The world of finance offers many jobs. Certain finance jobs tend to be more lucrative than others, and these jobs generally require advanced training and degrees. Top-paying financial jobs also typically come with heavy responsibilities and a demanding work schedule, though many people in these positions feel the monetary benefits outweigh the costs.
Finance directors or chief financial officers (CFOs) have big responsibilities in companies because they manage financial risk. According to CNNMoney.com, financial directors made a median annual salary of $121,000 as of 2010, with the top-ranking financial directors were making $214,000 a year. Companies hire financial directors with plenty of management experience and a certain educational background, which is usually an MBA and a CPA at large companies. Their job entails making accurate financial forecasts and managing a company’s budget.
Sales directors are crucial members of a company who are largely responsible for bringing in cash. For this reason, those who perform the job well rarely get laid off despite company cutbacks. Sales directors recruit, train and motivate members of the sales department, and their salary varies according to their skills and experience. The median salary for a sales director as of 2010 was $140,000 a year, with the high earners raking in $239,000, according to CNN Money.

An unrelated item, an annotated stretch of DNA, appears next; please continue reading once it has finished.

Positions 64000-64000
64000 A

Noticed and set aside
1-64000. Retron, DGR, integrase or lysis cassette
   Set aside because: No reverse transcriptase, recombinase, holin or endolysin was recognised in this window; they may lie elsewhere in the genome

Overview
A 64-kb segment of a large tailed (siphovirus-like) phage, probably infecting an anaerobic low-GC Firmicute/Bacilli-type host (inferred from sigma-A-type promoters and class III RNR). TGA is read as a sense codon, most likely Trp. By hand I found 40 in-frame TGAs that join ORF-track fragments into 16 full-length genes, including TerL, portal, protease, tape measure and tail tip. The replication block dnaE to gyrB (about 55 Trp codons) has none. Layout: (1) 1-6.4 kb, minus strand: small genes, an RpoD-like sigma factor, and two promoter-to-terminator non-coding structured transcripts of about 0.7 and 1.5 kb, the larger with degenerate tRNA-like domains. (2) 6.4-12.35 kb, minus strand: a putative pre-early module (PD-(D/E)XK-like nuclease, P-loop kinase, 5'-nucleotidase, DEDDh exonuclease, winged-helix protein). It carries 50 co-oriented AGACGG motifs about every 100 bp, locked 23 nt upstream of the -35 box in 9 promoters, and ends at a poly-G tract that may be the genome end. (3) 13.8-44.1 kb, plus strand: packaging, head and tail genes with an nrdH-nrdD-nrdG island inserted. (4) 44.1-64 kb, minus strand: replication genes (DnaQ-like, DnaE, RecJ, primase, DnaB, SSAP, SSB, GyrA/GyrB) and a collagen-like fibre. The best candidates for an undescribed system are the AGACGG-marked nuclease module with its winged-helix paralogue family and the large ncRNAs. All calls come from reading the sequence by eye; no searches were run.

Actuaries are math-savvy business professionals who analyze and report on the impact of risk and certainty. They play an important role in companies because they closely monitor potential problems and calculate possible damages. They are experts on financial security systems and typically train for nearly a decade beyond their undergraduate degree. Actuaries are also responsible for pricing products and making sure cash is secured to keep the business afloat. According to CNNMoney.com, actuaries in 2010 made an average $129,000 a year, with the highest earners raking in $257,000.
Financial advisers are consultants who work with businesses and individuals by helping them manage their accounts, make smart investments, pay their taxes, budget their money and manage their estates. They may work for big financial advising firms, small practices or independently. Financial advisers who work mostly with high-end clients usually make the most money, as their high-profile job entails considerable risk and responsibility. According to US News, the median wages for a financial adviser were $68,200 in 2009, but the highest-earning advisers pulled in as much as $166,400.
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